When I consider making an investment in a blue-chip stock, I make projections about what kind of earnings growth and dividend growth to expect over the coming 5-10 year time frame. Of course, there is no guarantee that I'll be right, but failing to plan is planning to fail and all that, as the saying goes. If you aim to generate $10,000 (or whatever amount you desire) in passive income each year, you have to take active steps to put yourself in the position to get there. As nice as it would be, the tooth fairy doesn't deposit $250,000 into our bank accounts so that we can create a $10,000 stream of income assuming a 4% starting yield.
Today, I'll share with you my thought process on how I would go about trying to set myself up to generate $1,000 in annual tax-free dividends from BP (BP) (obviously, you can substitute the company of your choice. The reason I chose BP is because it is one of the few large-cap companies that appear "buyable" at today's levels and because the company seems poised to grow earnings and dividends by 8-12% annually over the long-term).
Anytime we start a conversation about future income expectations, we have to make assumptions about the dividend growth rate and then combine it with our starting income level and time horizon.
If you check out a company like BP, you can see the directive from the management team that the long-term growth of the dividend in line with earnings growth is part of the company's strategy:
Substantial progress has been made in meeting these priorities. This progress gave the board conﬁdence to raise the quarterly dividend by 14% in February 2012 and by 12.5% in October. The increased dividend represents an important milestone on the road to improved shareholder value. We are maintaining a progressive dividend policy, increasing returns to you, in line with ﬁnancial performance and outlook.
Right now, the analysts predict 10.5% earnings growth and 10.5% dividend growth from BP through 2018. That seems optimistic, so in the interest of conservatism, we'll project 8.0% earnings growth and 8.0% dividend growth and extend it out over the decade (you can personally adjust the assumptions as you see fit).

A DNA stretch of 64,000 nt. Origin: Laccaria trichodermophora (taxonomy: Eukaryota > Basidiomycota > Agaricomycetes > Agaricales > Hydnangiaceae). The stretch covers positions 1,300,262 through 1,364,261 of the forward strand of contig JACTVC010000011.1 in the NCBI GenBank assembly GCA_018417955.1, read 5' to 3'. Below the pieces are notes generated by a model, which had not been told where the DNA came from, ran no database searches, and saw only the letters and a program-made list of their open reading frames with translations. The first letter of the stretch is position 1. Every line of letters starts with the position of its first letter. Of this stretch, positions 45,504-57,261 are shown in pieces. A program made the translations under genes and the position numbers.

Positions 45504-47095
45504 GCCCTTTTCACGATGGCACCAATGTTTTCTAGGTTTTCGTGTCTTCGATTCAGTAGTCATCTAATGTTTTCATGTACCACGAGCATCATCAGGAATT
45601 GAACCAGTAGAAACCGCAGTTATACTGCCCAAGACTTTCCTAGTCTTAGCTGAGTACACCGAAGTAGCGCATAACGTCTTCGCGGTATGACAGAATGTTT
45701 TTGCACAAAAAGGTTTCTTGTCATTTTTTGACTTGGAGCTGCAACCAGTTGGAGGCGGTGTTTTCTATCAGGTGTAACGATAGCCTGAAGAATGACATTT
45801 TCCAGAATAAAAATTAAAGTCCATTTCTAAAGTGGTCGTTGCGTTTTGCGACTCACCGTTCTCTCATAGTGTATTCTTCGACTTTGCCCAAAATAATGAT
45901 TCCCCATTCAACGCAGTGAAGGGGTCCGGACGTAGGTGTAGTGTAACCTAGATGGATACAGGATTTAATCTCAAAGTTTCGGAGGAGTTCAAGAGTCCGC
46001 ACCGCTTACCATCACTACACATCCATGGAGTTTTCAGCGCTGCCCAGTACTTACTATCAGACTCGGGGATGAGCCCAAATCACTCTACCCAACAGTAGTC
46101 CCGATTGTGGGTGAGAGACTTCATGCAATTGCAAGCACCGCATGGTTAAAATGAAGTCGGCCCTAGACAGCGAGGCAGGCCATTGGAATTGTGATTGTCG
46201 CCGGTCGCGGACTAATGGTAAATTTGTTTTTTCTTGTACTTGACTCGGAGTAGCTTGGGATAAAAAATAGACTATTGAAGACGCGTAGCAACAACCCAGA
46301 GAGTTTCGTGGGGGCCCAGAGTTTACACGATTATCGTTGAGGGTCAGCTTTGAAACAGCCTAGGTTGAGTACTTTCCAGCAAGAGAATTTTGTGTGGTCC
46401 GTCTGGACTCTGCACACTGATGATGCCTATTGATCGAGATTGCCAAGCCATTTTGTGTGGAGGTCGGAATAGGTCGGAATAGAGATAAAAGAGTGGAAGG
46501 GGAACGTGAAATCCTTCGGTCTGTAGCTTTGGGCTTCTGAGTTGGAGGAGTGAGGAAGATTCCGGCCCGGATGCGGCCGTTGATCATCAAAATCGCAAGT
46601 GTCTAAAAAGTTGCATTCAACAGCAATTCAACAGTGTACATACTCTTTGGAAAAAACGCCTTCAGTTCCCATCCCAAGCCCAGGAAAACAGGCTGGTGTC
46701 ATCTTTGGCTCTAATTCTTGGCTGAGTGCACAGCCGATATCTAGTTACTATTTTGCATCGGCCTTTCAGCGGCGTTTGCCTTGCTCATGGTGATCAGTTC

If I targeted $1,000 in tax-free dividend income from BP by 2023, here's how I would go about achieving it:
First, I would calculate the expected dividend payout in 2023. Right now, BP pays out $0.54 quarterly, or $2.16 annually. If that grows by 8% annually for ten years, we'd be looking at an annual payout of $4.79 per share.
In order to figure out the asset base necessary to get that $1,000 in annual income, you take the $1,000 and divide it by the $4.79 per share payout amount. That means that you'd need a starting base of 208 shares to get there.
Additionally, we want to generate that money tax-free, preferably in something like a Roth IRA. Right now, BP trades at around $42 per share. For an investor to get his hands on 208 shares, he would have to pay $8,736. Right now, a Roth IRA allows you to deposit $5,500 per year into an account. To put it in monthly terms, you could deposit $450 into a Roth IRA each month. To get your hands on 208 shares of BP, you'd have to set aside $450 each month for about twenty months, or a little over a year and half.
That's how you march towards your goals. Determine what your general goal is, and then break it down into individual pieces to see what it would take for you to get there. Maybe you want to get $2,000 in Coca-Cola (KO) dividends fifteen years from now, or $5,000 in Conoco Phillips (COP) twelve years from now. The goals and the stocks that you use to accomplish them are up to you.
But if you want to put yourself in a position to reach those goals, reverse engineer the process and determine what kind of assumptions it would take to get there. If I want $1,000 in tax-free BP dividends a decade from now, I know it would take me about a year and a half's worth of full Roth IRA contributions that are bought at an average price of $42 while the dividend grows at 8.0%. If I pay more than $42 per share or the dividend grows at less than 8.0%, I'll get there slower. If I pay less than $42 per share or the dividend grows at more than 8.0%, I'll get there faster. Oh, and none of these calculations assume reinvested dividends, which operate as a cushion of sorts that allow you to reach that $1,000 dividend threshold even if the actual performance trails your expectations a bit.
This is a technique straight out of the Charlie Munger playbook. He takes complex problems and reverse engineers solutions by breaking them out into concrete steps that allow you to get there. You can accomplish your goals much easier if you can establish the terms necessary to meet them ahead of time. Isolate the variables, make realistic projections about them, and then you can go through life planting the seeds that lead to thousand-dollar dividend trees.